Yeah, there are three amazing vocalists who are all close friends of ours who are featuring on the new album, and they’re all female. We just love having female voices in our music, it kind of adds an extra dimension, and it inspires us in a different way.
Do you own a record player, by any chance?
I don’t have one in Amsterdam, but Jai does. I’m going to be house-sitting for him for the next month while he’s away, so technically, I do have a record player (laughs).
Do you guys visit record stores when you’re on tour in different cities? Any hidden gems in Jai’s crates?
That’s a good question. To be honest, Jai is a vinyl collector, and I think a lot of his collection is back in Australia. Whenever we’re on tour, we go to record shops, and he’ll always get one or two. There are definitely gems. Whenever we’re at his place, he’ll always be mixing and just dropping all kinds of dope tracks.
It’s interesting that you mentioned vinyl because we are in Berlin right now, staying at one of our label head’s houses (we have a label in Germany as well, separate to Believe). The test press for our new vinyl literally arrived today. We were just listening to it to see if it’s ready to be manufactured.
Photo Credit: Rein Kooyman
As a band with two albums in and another one on the way, have you guys ever talked about your broader goals, what you want to achieve with your music?
This is a question that comes up a lot, especially when you’re working with a new manager and new labels. The first question they have is, “What’s the vision?” “What’s the bigger picture plan?”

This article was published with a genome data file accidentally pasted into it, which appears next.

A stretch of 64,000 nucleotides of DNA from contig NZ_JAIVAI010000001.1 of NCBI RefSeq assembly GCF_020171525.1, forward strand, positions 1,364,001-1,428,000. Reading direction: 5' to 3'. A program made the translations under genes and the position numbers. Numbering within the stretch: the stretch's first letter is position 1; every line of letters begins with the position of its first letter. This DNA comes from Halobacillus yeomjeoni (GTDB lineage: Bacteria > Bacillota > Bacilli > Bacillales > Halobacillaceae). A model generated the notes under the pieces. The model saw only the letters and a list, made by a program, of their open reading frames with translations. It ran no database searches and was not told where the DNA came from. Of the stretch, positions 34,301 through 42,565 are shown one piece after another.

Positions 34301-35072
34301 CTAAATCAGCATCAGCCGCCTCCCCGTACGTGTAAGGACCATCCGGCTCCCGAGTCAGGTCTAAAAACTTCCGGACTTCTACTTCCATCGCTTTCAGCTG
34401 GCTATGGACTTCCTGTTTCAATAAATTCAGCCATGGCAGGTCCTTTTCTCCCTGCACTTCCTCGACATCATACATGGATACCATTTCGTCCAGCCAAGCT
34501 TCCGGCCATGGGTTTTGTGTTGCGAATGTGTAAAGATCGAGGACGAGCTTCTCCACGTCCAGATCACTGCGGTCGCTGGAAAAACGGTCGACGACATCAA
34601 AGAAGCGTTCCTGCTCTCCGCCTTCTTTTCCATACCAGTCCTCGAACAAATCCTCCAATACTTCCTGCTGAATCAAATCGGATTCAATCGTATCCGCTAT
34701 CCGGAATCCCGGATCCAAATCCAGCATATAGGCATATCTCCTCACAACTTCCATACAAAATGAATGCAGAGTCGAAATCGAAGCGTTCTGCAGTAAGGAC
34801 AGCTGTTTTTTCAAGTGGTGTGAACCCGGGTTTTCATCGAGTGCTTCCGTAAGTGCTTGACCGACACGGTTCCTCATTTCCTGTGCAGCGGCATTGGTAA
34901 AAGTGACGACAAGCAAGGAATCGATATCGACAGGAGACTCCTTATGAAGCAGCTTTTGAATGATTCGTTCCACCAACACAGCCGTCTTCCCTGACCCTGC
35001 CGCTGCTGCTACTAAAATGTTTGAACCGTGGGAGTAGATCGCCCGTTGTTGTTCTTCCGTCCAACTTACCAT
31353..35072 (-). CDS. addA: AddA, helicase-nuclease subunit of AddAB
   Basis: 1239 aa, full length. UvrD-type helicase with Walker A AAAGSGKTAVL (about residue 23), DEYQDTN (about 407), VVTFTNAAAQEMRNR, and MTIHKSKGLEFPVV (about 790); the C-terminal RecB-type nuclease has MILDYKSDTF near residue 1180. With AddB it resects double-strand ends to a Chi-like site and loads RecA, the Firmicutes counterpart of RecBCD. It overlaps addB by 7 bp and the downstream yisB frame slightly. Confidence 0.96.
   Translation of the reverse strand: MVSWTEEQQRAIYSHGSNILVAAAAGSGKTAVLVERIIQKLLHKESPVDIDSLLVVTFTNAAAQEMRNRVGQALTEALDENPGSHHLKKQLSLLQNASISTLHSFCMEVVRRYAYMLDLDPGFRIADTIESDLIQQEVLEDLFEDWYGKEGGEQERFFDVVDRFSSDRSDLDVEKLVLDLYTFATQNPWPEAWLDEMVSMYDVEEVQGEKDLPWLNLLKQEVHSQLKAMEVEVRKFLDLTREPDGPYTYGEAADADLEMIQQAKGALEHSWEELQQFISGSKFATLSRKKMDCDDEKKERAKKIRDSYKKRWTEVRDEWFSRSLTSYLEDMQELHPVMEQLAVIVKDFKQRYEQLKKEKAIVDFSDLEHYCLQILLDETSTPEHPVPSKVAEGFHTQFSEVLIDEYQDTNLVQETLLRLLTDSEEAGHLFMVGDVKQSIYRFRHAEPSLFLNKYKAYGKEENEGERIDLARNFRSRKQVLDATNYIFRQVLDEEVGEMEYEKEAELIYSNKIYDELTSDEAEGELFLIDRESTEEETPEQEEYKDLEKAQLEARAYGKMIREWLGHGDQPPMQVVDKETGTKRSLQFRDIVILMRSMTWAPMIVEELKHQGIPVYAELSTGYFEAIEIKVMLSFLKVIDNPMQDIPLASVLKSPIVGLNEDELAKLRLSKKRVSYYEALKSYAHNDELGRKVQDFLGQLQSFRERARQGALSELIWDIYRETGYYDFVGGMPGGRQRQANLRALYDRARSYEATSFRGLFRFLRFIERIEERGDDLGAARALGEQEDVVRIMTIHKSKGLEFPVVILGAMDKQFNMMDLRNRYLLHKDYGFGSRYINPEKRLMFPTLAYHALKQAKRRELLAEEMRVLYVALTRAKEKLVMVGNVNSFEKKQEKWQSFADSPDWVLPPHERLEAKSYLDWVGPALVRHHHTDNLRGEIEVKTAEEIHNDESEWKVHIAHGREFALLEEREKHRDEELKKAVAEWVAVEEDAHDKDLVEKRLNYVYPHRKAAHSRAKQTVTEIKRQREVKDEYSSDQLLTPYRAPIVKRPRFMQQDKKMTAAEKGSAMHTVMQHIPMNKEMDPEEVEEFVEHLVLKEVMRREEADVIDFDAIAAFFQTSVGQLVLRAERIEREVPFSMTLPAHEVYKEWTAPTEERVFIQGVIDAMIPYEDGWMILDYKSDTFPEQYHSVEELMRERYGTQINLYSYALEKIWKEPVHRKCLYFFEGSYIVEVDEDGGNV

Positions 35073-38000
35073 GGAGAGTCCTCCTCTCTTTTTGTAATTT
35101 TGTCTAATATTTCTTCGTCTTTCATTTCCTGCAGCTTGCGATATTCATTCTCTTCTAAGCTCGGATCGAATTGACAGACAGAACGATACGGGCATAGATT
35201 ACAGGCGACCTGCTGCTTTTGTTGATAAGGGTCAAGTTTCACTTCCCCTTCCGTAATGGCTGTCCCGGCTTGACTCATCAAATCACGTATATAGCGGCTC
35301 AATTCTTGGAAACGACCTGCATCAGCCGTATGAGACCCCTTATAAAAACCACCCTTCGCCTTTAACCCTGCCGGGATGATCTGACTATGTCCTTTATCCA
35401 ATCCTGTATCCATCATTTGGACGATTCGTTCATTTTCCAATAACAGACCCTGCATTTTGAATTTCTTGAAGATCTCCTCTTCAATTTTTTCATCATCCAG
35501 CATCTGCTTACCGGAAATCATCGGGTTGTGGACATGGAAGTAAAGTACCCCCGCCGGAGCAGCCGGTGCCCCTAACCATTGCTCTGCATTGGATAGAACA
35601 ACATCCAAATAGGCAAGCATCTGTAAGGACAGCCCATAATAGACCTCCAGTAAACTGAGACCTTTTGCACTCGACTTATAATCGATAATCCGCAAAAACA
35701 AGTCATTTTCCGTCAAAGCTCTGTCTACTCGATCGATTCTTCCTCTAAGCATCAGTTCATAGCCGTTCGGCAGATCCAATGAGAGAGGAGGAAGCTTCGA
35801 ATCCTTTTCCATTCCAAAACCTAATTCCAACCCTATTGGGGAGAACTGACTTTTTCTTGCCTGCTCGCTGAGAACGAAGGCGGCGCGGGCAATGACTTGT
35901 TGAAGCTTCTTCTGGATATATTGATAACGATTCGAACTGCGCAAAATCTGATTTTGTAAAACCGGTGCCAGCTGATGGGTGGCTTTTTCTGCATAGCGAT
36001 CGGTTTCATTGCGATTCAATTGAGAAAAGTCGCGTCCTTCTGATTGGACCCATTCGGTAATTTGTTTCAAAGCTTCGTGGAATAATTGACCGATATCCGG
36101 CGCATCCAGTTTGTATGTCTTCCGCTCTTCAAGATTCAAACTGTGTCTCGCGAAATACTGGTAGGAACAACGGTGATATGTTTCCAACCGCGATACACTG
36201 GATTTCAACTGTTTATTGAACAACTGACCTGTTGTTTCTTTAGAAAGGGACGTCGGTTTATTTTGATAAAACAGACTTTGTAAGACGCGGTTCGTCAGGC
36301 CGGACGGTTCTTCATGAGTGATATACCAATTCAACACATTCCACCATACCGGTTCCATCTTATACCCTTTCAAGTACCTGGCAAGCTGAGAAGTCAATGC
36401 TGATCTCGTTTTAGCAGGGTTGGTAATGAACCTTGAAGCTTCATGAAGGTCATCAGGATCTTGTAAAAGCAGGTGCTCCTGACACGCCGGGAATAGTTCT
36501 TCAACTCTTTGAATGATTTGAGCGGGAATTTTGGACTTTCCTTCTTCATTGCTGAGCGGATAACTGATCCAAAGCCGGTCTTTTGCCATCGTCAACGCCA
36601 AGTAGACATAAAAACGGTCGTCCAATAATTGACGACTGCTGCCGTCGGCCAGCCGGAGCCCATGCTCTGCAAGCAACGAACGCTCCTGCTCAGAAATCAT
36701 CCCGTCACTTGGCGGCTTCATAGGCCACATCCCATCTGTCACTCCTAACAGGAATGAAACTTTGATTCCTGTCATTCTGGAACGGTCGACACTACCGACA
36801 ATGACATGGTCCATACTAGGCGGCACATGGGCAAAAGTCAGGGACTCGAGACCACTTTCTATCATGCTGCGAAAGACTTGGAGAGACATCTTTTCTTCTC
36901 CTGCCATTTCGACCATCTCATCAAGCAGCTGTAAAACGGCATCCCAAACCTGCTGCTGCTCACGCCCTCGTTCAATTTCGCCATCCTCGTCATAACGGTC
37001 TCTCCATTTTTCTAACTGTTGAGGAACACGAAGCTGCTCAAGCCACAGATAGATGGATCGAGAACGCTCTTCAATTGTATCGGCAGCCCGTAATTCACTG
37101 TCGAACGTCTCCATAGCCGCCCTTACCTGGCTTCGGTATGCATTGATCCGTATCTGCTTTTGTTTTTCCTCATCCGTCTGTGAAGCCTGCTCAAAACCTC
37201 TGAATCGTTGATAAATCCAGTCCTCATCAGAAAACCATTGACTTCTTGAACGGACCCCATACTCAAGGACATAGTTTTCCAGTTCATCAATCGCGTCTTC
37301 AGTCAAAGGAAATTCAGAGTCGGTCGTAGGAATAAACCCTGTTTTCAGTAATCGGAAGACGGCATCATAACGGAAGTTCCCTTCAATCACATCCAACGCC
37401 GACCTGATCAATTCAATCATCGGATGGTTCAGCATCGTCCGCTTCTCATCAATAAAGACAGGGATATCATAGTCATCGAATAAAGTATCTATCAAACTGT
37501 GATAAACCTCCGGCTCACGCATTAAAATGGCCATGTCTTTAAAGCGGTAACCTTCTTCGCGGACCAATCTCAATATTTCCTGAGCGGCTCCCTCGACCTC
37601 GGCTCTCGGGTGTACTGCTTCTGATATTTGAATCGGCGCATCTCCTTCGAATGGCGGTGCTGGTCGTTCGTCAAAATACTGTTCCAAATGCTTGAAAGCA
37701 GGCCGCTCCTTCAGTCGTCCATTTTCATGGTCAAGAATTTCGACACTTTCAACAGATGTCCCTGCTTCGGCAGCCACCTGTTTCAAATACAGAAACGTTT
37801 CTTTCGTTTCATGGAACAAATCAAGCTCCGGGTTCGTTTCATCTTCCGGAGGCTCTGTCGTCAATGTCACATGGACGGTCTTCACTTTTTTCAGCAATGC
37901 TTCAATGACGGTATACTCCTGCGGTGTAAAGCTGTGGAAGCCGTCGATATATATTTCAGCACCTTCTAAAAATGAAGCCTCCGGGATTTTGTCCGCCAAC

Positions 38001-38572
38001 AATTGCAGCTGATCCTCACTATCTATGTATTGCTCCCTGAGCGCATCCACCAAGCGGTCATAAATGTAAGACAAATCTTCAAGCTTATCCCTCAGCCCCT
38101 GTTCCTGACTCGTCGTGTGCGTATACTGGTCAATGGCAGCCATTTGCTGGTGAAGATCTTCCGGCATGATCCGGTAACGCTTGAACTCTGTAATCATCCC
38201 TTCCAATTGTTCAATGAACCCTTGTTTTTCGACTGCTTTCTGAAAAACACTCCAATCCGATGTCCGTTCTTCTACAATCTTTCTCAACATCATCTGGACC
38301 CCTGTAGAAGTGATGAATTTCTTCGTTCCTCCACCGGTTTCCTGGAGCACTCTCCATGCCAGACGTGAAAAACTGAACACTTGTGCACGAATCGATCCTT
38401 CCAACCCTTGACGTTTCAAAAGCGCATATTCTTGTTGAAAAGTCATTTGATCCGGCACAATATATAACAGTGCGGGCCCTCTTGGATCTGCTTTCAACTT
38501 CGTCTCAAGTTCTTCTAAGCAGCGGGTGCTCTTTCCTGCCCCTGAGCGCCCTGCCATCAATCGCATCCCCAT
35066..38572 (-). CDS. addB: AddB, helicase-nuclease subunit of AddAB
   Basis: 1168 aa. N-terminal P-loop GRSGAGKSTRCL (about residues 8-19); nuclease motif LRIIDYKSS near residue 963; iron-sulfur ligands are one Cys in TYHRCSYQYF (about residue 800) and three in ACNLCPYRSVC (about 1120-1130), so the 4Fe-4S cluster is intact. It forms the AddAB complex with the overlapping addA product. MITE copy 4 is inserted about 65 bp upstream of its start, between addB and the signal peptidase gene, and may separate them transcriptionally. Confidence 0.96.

It took years for us to reach a point of sustainability. The answer was always first and foremost, “We just want to be able to sustain ourselves with music.” We’re in that position now after many years where we’ve reached sustainability.
I think the bigger picture vision is for us to perform in all parts of the world and make music that can help people through hard times. I don’t think any of us have specific things on the bucket list.
Obviously, it will be nice to play at Coachella or something like that, but the desire for fame does not necessarily drive us, or that’s not the goal for us. It’s more about how we can positively impact people’s lives while not compromising creatively.
For us, the vision is never to be told how to make our music and to stay true to our own expression. For me, making music is like therapy. It’s the way that I understand myself. So if other people can get relief from listening to it, then that’s the goal.
If you could be a fly on the wall at any studio session of any artist, past or present, who would it be and why?
It would’ve been pretty amazing to see Jimi Hendrix going at it back in the day. I think part of what makes a studio session exciting is not just the sound. Jimi Hendrix made the guitar sound like a completely different instrument at times. I don’t even know how he did it. But, I also think, personality-wise, based on everything I’ve heard about him and seen, I think Jimi was on a very similar wavelength to the way I think – Just really going off feeling and maybe a little abstract-minded. I think he would’ve been a really interesting person to be around, and it would’ve been fascinating to see his creative process.
What’s the best piece of advice you’ve gotten?
Do it for the right reasons. Don’t make music to make money or be famous. Make music cause you love to, and don’t sell yourself to the devil. It’s okay to make money and get by, but as long as you hold authenticity as your primary value and you know that what you’re making resonates with you, then everything else falls into place.
But you need patience, and you need a willingness to work way harder than you can ever imagine. You’re going to be doing ten-hour days for ten years. They say it takes ten years to be an overnight success. Be prepared to do the hard work.
I guess it doesn’t feel like work because you’re doing it out of passion and love. Stay close to your heart and make what feels true to yourself and not what someone in a suit wants.
On July 1, Tora released their newest single “Call on Me”.
Words by Akhil Hemdev & Keerthana Sudarshan